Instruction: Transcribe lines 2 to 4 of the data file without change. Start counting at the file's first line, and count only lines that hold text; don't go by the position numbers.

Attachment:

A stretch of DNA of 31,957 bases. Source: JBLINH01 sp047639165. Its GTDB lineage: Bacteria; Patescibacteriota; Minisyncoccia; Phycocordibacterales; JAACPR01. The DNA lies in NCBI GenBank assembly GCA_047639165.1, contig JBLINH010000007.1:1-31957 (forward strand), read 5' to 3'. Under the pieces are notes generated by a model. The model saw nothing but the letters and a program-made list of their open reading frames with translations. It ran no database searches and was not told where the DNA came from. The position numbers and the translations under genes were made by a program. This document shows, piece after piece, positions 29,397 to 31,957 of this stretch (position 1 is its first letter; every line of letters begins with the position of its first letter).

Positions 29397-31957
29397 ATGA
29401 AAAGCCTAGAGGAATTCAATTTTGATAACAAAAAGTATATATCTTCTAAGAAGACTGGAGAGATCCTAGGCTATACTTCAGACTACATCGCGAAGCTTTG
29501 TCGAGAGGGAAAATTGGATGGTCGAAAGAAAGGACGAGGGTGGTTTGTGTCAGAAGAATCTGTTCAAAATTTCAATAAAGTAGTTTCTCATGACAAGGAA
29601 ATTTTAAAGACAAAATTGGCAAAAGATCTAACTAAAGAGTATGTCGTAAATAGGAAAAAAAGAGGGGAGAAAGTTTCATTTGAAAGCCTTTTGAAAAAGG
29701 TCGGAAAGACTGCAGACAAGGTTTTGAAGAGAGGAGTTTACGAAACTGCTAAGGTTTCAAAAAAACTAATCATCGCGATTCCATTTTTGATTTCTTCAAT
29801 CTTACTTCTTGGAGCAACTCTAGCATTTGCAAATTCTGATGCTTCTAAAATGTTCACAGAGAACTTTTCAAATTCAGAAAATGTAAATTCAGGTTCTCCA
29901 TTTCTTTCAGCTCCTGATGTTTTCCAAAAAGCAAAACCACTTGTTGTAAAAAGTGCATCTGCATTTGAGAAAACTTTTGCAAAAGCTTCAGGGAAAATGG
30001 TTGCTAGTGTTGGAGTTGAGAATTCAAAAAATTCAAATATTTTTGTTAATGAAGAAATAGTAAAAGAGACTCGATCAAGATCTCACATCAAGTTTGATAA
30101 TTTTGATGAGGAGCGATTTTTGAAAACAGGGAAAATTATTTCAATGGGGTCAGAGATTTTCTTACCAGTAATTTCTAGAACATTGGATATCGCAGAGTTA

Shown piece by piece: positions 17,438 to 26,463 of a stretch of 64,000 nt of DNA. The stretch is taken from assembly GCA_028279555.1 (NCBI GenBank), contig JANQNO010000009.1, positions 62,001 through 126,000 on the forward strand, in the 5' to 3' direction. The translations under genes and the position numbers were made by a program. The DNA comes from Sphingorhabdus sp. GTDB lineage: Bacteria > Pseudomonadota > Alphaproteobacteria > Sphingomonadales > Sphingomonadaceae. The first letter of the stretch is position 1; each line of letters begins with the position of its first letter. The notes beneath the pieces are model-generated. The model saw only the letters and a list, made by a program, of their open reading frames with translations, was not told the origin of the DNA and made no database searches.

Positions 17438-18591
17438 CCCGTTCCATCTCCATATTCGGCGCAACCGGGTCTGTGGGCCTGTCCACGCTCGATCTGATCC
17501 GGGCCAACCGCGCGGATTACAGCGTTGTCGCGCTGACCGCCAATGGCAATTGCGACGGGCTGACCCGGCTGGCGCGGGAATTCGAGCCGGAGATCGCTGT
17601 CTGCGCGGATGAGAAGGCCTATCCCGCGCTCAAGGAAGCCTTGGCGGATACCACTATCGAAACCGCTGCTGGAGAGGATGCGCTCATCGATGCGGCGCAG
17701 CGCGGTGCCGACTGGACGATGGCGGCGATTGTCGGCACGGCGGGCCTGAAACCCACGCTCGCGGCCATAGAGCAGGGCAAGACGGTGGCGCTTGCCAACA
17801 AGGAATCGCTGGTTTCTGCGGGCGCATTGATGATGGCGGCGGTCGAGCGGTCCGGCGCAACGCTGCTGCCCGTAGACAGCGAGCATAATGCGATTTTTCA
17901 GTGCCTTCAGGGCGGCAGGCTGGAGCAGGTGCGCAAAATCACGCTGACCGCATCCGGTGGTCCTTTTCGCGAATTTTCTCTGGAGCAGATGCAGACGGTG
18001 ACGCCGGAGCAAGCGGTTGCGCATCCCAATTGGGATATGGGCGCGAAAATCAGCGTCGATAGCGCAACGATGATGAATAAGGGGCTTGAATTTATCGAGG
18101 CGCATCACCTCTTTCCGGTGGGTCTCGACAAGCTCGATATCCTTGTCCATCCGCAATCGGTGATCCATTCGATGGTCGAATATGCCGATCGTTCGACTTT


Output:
Positions 29397-31957
29397 ATGA
29401 AAAGCCTAGAGGAATTCAATTTTGATAACAAAAAGTATATATCTTCTAAGAAGACTGGAGAGATCCTAGGCTATACTTCAGACTACATCGCGAAGCTTTG